Wednesday 18 Jul 2018 | 01:48 | SYDNEY
Wednesday 18 Jul 2018 | 01:48 | SYDNEY

Summits here, there and everywhere


Graeme Dobell

25 October 2011 14:46

For Julia Gillard, these should be the best of times. The median wealth of Australians is the highest in the world and the World Bank thinks Australian companies have a pretty easy time of it, too. With everything rosy at home, the Prime Minister should be embarking on an extraordinary series of multilateral events that will add a rainbow of international lustre to her leadership.

Oh, and she is currently hosting a visit by Queen, while the US president comes next month. Great days, indeed. The problem for the Gillard Government is that this version of Oz reality would draw derisory laughter in any bar in the land. The prime minister is crashing in the polls and will give a mighty sigh of relief if she is still leading the country when she sits down for Christmas lunch.

A leader who is not long past her first anniversary in office could be excused for asking why everything has gone so wrong, so fast. Running a minority government means the ability to command the day, yet control of the narrative is constantly under threat. Gillard's capacity to engage Australians seems deeply damaged; if she is going to rebuild, the next few weeks dancing across the international stage are the place to start. The pictures alone will be wonderful. Substance will be a bonus.

Consider that the Commonwealth summit in Perth this week is to be followed next month by the G20 in France, APEC in Hawaii and the East Asia Summit.

There will be some irony in the political blessing Barack Obama offers Gillard when he touches down in Oz. If Obama hadn't cancelled his planned visit last year, the timing of the presidential visit might have stayed the hand of the plotters who cut down Kevin Rudd (although the imminent arrival of George Bush Snr didn't stop Keating from toppling Hawke, so presidential magic has its limits).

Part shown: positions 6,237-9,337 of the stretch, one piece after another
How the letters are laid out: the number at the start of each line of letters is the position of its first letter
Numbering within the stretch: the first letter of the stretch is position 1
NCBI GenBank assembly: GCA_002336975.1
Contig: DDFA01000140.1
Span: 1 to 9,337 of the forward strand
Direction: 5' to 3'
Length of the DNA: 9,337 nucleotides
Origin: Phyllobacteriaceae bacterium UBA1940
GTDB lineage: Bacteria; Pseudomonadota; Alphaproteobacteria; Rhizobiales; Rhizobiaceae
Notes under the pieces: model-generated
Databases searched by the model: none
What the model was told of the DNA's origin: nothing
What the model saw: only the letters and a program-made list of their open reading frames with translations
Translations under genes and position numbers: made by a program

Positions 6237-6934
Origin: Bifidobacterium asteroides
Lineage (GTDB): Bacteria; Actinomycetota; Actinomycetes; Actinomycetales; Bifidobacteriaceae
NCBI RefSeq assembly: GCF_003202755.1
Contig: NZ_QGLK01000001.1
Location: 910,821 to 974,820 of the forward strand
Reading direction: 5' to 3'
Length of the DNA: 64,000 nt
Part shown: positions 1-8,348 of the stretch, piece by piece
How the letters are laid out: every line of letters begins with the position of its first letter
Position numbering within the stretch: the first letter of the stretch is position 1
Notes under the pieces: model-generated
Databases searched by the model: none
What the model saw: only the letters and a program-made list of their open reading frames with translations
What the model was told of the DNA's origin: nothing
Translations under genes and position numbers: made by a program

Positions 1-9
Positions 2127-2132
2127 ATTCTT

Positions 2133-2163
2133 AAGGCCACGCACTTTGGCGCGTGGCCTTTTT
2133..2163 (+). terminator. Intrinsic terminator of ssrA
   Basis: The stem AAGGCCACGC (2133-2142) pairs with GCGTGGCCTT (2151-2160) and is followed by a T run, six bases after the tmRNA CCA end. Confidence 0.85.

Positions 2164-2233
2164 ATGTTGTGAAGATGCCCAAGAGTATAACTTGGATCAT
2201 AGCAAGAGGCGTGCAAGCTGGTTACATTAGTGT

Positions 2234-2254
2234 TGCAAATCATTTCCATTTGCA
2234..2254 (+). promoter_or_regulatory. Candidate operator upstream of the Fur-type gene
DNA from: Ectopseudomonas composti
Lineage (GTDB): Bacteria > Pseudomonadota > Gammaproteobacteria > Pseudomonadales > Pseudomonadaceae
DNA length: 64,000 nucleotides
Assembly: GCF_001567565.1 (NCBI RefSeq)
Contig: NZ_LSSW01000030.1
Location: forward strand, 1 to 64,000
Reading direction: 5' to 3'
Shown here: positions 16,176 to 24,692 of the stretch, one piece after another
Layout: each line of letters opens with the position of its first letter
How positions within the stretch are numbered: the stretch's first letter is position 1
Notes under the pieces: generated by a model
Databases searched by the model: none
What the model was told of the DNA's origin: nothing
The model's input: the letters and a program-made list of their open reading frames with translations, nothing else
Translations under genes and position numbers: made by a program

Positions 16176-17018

By the time Gillard adjusts her sights for Labor's national conference in December, she will need some evidence that she has started to change the political storyline. December is the time when Labor has a habit of regicide, to clear the decks and install a new captain for the new year (knifing Kevin in winter was just one of the timing problems with last year's coup). Gillard has to start her rebuild from here, and the slew of summits would offer any leader a chance to reshape the national conversation.

Hosting the Commonwealth is the gentle place to begin. The visit by the Queen and the Commonwealth summit are a reminder of much that created Australia. Yet Australia's interests will be less engaged by what is discussed in Perth than what will follow at the G20, APEC and the EAS. It is a mark of Australian diplomatic success in recent decades that the Commonwealth is no longer the big international event for the prime minister, as it was all the way through till the 1980s. 

Malcolm Fraser was probably the last prime minister who truly valued the Commonwealth as a major instrument of Australian foreign policy. Even Fraser, though, sought to create a new regional version of the Commonwealth to serve Australia's aims in the Asia Pacific. The Fraser effort stands in a long Australian tradition of trying to find uses for the Commonwealth — the 'wither or whither' debate that has run for decades.

The Commonwealth probably doesn't have much to offer Gillard in pondering the import of the Asian Century. Indeed, it's ironic that the prime minister will not be welcoming the prime minister of India to Perth, but is due to see him at the G20 and the EAS. The creation of the modern Commonwealth, after all, was a response to the creation (independence) of modern India.

One thing that will mark the Perth summit as a different meeting of minds to those at the EAS and APEC will be the emphasis on democratic values, or the British sales pitch about the Commonwealth as the soft power network of the future.

It's most unlikely that the EAS would ever consider an Eminent Persons Group report calling for the creation of a Commissioner for Democracy, Rule of Law and Human Rights. If the Commonwealth is to add real value on a crowded international stage, it is the democratic software it enshrines, built into its DNA through language, law and legislature.

For an Australia pondering what influence it can have on the software of the new Asia Pacific system, that democratic emphasis will stand in novel contrast to some of the summits next month.